Now you have a poor, clouded day, about 1/2 sun hours, it's colder so let's say it gives still 20watt, that mean your batterie is discharged by 172 watt a day.
    this setup would then run 2-3 of these days before your batterie is completely flat and you wished you would have arrived earlyer.
    To clarify my system, my power draw was measured during active daytime shooting of photos, when the camera was powered up and uploading images to the Internet over a 3/4G cellular modem.  After hours, the computer powers the camera down, at which point the Raspberry Pi's idling draw is a mere 120 milliamps as quoted here http://raspi.tv/2017/how-much-power-does-pi-zero-w-use, .
    Quote
    You can probably find info of average sun hours for your region to make an good estimate what is needed.
    See Sun figures above
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    You could use a li-ion pack of f.i. an electric bike to take along on those cloudy days to charge the batterie if voltage is getting low.
    If mains power is available at the location, would I be able to have it charging the battery too?  Experience on my first deployed rig tells me I can't count on continuous power.  Storms and people cause interruptions.  Construction workers are pretty anti cameras too, for obvious reasons, and they're prone to pull plugs willy nilly.
    Quote
    And I thought my setup was bulky......with only 2.5watt/hour drain.
    what camera do you use for your setup?
    I've been using Ixus 160s thus far and they're going well.  Picking them up on Gumtree for about $70 Aus.  So in total, excluding the enclosure: 
    • Canon Ixus 160
    • Raspberry Pi W Zero
    • 350 GIG hard drive
    • USB Hub adaptor - gives 4 full size USB ports
    • 12v to 5V DC to DC converter with dual USB outputs (2.5 Amps each output)
    LM 2596 Buck converter[/li]
    [/list]

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    Re: Extended battery life for remote shooting
    « Reply #12 on: 28 / March / 2018, 02:36:14 »
    Quote
    When you say "your suggested batterie" do you mean the one I provided a link to, or is the 480watt batterie, a suggested size?

    I remember my dad telling me that watts = volts times amps but it's confusing how batteries are marketed as Amp Hours. 
    My novice math suggests that if it's a 12volt battery running an 8 watt device like mine, then it should run on a fullycharged 480watt battery for  480w /8w = 60 hours.  Am I right?
    two for two

    Amp is current draw, (like this 40Ah batterie can deliver 1200A crancking power)
    AmpHour is energy consumed per hour or capacity of your battery, like this 40Ah batterie holds 480 watt
    If there is somebody with technical english as a nativive language who knows better, please correct me.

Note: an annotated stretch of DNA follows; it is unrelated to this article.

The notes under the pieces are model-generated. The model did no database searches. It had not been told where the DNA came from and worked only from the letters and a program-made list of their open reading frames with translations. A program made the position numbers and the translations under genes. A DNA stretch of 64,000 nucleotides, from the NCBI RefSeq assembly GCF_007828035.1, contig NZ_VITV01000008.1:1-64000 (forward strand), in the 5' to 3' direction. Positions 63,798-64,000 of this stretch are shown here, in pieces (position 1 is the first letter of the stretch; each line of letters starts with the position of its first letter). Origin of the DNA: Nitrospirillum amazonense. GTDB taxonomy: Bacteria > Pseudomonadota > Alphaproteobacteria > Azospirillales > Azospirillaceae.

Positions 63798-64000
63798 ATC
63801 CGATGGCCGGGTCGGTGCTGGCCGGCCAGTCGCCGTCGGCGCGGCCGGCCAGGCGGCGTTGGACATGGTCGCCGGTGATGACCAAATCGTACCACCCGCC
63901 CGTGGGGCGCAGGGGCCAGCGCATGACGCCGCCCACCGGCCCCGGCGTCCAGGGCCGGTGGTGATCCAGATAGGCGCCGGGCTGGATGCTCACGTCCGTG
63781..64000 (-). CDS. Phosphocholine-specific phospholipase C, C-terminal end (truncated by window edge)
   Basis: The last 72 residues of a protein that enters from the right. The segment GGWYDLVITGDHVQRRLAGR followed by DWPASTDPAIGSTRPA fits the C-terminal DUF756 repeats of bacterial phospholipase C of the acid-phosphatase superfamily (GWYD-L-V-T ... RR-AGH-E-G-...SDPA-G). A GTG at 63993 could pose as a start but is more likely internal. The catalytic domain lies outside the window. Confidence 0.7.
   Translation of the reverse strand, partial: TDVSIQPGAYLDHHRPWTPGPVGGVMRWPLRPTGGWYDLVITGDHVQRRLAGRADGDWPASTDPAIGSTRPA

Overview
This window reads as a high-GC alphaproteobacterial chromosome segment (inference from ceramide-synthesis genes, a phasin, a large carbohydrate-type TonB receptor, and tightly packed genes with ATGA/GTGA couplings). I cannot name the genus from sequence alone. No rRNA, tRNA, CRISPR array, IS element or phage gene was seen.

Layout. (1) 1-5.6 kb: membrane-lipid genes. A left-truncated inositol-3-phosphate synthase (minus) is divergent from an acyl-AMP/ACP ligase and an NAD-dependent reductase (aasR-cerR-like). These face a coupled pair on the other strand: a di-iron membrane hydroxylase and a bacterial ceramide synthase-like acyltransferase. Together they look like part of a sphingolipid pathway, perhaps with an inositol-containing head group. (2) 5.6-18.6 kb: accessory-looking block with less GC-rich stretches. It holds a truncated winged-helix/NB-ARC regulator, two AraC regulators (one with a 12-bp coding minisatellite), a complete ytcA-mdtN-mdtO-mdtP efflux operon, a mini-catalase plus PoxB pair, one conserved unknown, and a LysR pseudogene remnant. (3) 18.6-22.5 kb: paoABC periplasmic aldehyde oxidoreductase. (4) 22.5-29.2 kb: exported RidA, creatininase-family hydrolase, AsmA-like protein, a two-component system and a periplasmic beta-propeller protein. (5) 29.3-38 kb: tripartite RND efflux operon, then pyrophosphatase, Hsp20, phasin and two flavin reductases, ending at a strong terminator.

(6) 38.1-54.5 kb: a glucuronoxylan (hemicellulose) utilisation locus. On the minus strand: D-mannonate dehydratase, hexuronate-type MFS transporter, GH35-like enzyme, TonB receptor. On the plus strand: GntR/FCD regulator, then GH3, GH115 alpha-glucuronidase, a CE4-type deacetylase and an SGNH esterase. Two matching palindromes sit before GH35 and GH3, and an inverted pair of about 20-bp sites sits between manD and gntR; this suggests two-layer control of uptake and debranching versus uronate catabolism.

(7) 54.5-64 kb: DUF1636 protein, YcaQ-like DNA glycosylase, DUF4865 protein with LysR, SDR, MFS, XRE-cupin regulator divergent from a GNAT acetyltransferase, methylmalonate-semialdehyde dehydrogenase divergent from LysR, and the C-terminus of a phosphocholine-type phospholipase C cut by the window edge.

Quote
    If mains power is available at the location, would I be able to have it charging the battery too?  Experience on my first deployed rig tells me I can't count on continuous power.  Storms and people cause interruptions.  Construction workers are pretty anti cameras too, for obvious reasons, and they're prone to pull plugs willy nilly.

    if yu have mains power I would not work with a solar panel, but use a cheap charger of about 1A.....so not an off grid installation but a ups setup
    « Last Edit: 28 / March / 2018, 02:45:25 by Mlapse »
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    Offline Sdack

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    Re: Extended battery life for remote shooting
    « Reply #13 on: 28 / March / 2018, 03:15:47 »
    Quote
    two for two
    Awesome.. of course, 12v x 40ah = 480W
    Quote
    if yu have mains power I would not work with a solar panel, but use a cheap charger of about 1A.....so not an off grid installation but a ups setup
    so a 12volt charger at 1amp for 24 hours would recharge the battery by 288W, to replace our estimated 8w usage over 24 hours x 8w = 192 w.

    I guess cheap 12v chargers would have built in overcharge protection.

    Thanks again for your help.  I spotted a couple of spelling errors but I really didn't suspect that English wasn't your first language.
    Sdack


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    Re: Extended battery life for remote shooting
    « Reply #14 on: 28 / March / 2018, 03:26:42 »
    no they don't have overcharge protection, they just lack the power to overcharge....if you discover that the batterie is drained use a >6Ah charger to bring it back to charged state

    something like this..

    https://www.amazon.com/Battery-PeleusTech-1A-Portable-Maintainer/dp/B01822CSA2/ref=sr_1_3?s=automotive&ie=UTF8&qid=1522231628&sr=1-3&keywords=Lead-Battery-Charger+1A
    « Last Edit: 28 / March / 2018, 06:19:03 by Mlapse »
    frustration is a key ingredient in progress

    Re: Extended battery life for remote shooting
    « Reply #15 on: 30 / March / 2018, 00:21:00 »
    I remember my dad telling me that watts = volts times amps but it's confusing how batteries are marketed as Amp Hours.
    Watt, volts, and amps are all instantaneous values. Just like temperature or miles/hour.  They tell you what things are at the moment you measure them. 

    So if a 12v battery is sourcing 1 amp of current into a load, then it is delivering 12 watts of power at that moment.  If it puts out 3 amps then it is delivering 36 watts of power at that moment. 
     
    Obviously, in both cases it can't do that forever as there is only so much energy stored in the battery. The bigger the battery, the more energy it holds. So to help you determine how big a battery really is, they are rated in Amp Hours. Which means how many hours they can deliver the rated current at the rated voltage. 

    For example, if a 12V battery is rated at 60 Amp-hour, it will be able to deliver 1 amp of current @ 12V for 60 hours or 3 amps of current @12V for 20 hours. (Typically there is also a specified maximum amount of current it can deliver safely before it overheats internally)